As difficult as it was, I am grateful. Next year, when I’m handed a piece of paper with a client’s contact information, regardless of the type of case, I will know how to begin to build the file. I will know that creating that initial contact and relationship is important, and I will be able to piece together fact, law and process. Of course, I’ll still need help. But imagine if I didn’t know where to begin?

My time in the Civil Advocacy Clinic ended in December 2015, but my journey as a Student Attorney hasn’t really ended. As lawyers, we are lifetime learners; I will always continue to learn new things. Most people don’t get the chance to learn how to practice law before they graduate. With the help of the Clinic, I got a great head start.

Building Bridges, Not Walls

WCL Community Economic Development Law Clinic

2016.03.28 CED Blog Post Picture

Artist’s rendering of proposed 11th Street Bridge Park between the Navy Yard and Anacostia

The Anacostia River (the “River”) separates the District of Columbia’s Ward 7 and Ward 8 from the other six Wards. The River is not only a physical gap between the two parts of D.C., but also a demographic divide. “East of the river,” where Ward 7 and Ward 8 are located, is a term associated with poverty, unemployment, and lack of resources. Home values on the east side average $300,000 lower than the west side of the River, only fifty percent of the population on the east side are homeowners, and unemployment rates are three times higher on the east side. The soon-to-be-constructed 11th Street Bridge Park will become an important bridge connecting the upbeat Navy Yard and luxurious Capital Hill with the historically low-income neighborhood of Anacostia, to help boost economic development east of…

View original post 576 more words

Negotiating For Our Future: Is the Exelon/Pepco Merger Right for the District?

WCL Community Economic Development Law Clinic

exelon

The Exelon/Pepco merger first proposed in April 2014 has come to a major turning point with a newly negotiated deal. The merger will bring together Exelon, the largest nuclear power utility company in the United States, with Pepco, the investor-owned public utility company providing electricity to Washington, D.C. and parts of Maryland. The D.C. Public Service Commission unanimously rejected the original proposed merger in August 2014. At the time, Mayor Bowser resisted the merger, saying, “Exelon didn’t provide adequate guarantees on affordability, reliability and environmental sustainability.”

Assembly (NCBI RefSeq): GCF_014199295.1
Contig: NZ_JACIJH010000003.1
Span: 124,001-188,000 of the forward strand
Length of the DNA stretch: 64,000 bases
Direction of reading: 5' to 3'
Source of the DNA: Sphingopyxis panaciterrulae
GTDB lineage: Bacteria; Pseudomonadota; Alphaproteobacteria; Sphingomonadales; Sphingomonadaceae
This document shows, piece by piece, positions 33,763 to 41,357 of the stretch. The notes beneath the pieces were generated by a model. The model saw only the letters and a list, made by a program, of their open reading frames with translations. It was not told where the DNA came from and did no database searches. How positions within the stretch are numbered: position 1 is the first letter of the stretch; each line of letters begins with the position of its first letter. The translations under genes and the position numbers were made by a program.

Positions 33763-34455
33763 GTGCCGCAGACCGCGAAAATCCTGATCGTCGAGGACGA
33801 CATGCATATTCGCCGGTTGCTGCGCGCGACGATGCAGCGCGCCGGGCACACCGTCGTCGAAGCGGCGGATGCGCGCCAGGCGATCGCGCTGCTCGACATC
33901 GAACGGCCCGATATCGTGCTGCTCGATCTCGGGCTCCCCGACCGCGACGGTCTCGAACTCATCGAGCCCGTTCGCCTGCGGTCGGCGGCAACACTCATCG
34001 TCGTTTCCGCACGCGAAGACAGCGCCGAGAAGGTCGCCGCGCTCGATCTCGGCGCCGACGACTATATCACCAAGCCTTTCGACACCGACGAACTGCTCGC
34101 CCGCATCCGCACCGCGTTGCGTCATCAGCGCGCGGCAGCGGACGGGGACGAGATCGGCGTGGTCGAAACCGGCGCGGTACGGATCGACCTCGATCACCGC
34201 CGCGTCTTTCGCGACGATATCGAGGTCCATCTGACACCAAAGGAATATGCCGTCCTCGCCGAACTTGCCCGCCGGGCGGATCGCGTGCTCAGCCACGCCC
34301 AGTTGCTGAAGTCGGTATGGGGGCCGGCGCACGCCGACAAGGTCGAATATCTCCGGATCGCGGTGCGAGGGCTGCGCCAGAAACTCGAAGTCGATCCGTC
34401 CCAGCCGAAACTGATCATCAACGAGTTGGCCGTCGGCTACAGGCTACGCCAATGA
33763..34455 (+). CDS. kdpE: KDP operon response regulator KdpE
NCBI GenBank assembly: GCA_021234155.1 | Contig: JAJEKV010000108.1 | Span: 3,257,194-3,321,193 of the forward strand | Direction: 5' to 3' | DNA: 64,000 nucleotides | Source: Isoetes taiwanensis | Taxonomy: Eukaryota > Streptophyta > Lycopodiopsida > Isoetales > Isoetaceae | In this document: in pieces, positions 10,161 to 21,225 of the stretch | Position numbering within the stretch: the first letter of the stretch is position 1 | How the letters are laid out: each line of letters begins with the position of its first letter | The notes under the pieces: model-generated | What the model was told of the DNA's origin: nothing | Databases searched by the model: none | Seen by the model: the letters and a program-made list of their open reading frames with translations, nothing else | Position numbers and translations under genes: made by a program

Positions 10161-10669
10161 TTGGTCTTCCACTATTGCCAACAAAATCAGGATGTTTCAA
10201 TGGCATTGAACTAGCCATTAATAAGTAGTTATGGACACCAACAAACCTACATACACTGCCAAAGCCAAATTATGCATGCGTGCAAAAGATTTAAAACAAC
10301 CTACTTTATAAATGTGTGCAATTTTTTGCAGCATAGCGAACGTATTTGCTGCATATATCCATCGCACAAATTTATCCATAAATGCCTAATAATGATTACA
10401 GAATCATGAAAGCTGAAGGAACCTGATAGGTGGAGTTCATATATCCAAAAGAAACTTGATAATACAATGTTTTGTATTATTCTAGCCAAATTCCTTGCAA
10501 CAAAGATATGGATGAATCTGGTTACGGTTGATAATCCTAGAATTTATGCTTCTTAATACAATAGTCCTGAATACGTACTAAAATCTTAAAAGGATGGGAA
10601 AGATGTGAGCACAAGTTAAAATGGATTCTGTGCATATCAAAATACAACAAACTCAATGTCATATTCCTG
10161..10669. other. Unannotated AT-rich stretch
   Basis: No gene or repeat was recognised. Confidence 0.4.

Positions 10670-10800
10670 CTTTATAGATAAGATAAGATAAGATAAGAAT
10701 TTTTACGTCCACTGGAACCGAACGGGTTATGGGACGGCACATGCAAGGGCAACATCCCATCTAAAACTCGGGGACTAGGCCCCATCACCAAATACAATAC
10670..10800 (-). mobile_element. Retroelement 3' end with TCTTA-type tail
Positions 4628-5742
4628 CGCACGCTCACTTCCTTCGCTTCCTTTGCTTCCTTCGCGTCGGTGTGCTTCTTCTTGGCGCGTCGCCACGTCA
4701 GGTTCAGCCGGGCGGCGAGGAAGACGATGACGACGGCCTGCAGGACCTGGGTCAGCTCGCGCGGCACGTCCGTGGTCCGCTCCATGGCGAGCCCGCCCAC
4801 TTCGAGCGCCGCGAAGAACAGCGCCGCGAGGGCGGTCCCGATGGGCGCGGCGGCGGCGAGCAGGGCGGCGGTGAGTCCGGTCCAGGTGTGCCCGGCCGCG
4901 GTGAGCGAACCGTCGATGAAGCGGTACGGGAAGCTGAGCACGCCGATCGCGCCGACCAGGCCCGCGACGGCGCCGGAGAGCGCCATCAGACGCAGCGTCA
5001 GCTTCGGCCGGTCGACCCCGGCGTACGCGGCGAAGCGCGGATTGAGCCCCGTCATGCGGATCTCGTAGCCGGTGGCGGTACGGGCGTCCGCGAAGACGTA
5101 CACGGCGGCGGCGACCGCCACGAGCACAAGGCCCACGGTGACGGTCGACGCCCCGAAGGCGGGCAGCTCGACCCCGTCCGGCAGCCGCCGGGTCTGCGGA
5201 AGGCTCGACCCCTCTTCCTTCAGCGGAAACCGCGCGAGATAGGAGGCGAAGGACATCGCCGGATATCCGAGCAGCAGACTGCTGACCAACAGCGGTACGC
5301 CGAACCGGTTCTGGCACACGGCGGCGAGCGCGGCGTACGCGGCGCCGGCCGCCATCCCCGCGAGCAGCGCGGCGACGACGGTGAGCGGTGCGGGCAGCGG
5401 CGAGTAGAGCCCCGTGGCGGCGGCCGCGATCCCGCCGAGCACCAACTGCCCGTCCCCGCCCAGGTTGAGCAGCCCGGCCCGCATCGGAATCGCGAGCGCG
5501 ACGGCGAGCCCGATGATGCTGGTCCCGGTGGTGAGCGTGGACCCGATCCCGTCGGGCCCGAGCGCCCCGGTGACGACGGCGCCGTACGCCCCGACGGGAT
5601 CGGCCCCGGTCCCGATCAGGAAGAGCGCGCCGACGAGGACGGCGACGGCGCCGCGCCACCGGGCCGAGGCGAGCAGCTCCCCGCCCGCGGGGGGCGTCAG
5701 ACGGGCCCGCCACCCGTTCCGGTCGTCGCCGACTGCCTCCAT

The proposal was resurrected earlier this year, and Mayor Bowser held private meetings with Exelon and Pepco to negotiate a better deal for the District. Exelon is threatening to walk on the deal if approval is not granted within five months. This time frame would not allow a complete and thorough review that is desired by much of the D.C. public and the Public…

View original post 531 more words

D.C. Sold $5 Million Florida Avenue NW Property for $400,000

WCL Community Economic Development Law Clinic

Florida Ave Rendering for development at 965 Florida Avenue. Photo courtesy of http://www.fundrise.com.

On Tuesday, September 22, 2015, during the Pope’s visit to Washington D.C., Mayor Muriel Bowser issued her first major land-use development decision, to which no D.C. Council member publicly objected. The 1.45-acre land parcel located at 965 Florida Avenue NW in the Shaw neighborhood will become a 10-story mixed-use building featuring 353 residential units, of which 107 units will be reserved for medium and low income residents, and 39,291 square feet of retail space, a majority of which will be taken up by a Whole Foods. Two independent firms considering the proposed development valued the land parcel approximately $5 million dollars higher than its sale price of $400,000.

965 Florida Ave., NW, and surrounding area. Image via Google Maps. 965 Florida Ave., NW, and surrounding area. Image via Google Maps.

Bowser’s deputy mayor for planning and economic development, Brian T. Kenner, sought to justify the substantially reduced price by claiming…

View original post 135 more words

What is Community?

WCL Community Economic Development Law Clinic